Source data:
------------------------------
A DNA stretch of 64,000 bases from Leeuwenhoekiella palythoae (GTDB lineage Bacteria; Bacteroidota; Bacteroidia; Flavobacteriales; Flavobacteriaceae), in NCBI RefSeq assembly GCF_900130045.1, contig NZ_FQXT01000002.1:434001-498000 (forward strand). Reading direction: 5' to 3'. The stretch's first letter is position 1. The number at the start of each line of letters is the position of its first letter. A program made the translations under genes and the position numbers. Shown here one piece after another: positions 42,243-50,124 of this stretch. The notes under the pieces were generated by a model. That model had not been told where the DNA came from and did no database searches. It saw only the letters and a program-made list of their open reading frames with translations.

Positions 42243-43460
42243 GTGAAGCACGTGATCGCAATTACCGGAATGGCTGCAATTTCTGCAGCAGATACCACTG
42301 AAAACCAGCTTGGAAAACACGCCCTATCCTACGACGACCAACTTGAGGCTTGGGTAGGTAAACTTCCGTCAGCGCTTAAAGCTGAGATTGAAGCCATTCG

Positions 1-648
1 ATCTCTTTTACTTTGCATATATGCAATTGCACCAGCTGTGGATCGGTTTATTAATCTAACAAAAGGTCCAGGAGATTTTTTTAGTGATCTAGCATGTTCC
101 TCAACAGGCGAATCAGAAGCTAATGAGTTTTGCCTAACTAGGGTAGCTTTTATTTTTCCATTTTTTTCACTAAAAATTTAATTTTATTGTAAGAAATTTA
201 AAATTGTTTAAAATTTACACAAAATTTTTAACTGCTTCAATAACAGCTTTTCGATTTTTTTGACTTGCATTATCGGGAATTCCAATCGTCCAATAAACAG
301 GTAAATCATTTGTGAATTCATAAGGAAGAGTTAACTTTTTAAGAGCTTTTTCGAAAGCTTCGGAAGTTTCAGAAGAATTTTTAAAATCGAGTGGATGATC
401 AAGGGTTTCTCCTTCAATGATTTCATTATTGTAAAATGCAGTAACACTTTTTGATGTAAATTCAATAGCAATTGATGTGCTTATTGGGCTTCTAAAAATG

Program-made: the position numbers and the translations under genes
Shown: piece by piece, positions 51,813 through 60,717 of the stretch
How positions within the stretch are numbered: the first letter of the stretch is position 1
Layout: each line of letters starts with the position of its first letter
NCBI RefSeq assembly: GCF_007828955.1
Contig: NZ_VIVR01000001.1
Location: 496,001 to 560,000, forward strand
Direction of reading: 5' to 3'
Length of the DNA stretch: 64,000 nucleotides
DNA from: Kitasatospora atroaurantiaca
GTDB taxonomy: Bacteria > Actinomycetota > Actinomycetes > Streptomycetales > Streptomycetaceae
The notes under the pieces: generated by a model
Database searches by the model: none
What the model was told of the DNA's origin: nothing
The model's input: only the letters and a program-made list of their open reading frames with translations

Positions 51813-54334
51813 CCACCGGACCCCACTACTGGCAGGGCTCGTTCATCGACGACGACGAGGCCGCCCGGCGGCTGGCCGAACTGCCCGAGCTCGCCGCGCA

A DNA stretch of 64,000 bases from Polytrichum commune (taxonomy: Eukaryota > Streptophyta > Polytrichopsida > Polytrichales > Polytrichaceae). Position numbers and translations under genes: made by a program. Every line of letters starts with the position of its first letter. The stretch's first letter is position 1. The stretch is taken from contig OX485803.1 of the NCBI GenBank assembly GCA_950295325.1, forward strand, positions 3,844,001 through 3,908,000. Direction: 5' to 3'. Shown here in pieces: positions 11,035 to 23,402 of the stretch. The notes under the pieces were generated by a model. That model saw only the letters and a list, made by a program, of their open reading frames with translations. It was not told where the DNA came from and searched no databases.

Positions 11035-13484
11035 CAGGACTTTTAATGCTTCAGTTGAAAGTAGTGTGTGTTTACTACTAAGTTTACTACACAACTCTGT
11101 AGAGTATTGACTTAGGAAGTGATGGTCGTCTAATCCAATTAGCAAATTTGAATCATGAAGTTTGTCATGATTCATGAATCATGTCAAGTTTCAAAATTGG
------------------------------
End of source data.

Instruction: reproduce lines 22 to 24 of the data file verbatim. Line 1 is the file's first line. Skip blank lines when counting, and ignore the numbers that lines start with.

The notes under the pieces: generated by a model
Database searches by the model: none
What the model was told of the DNA's origin: nothing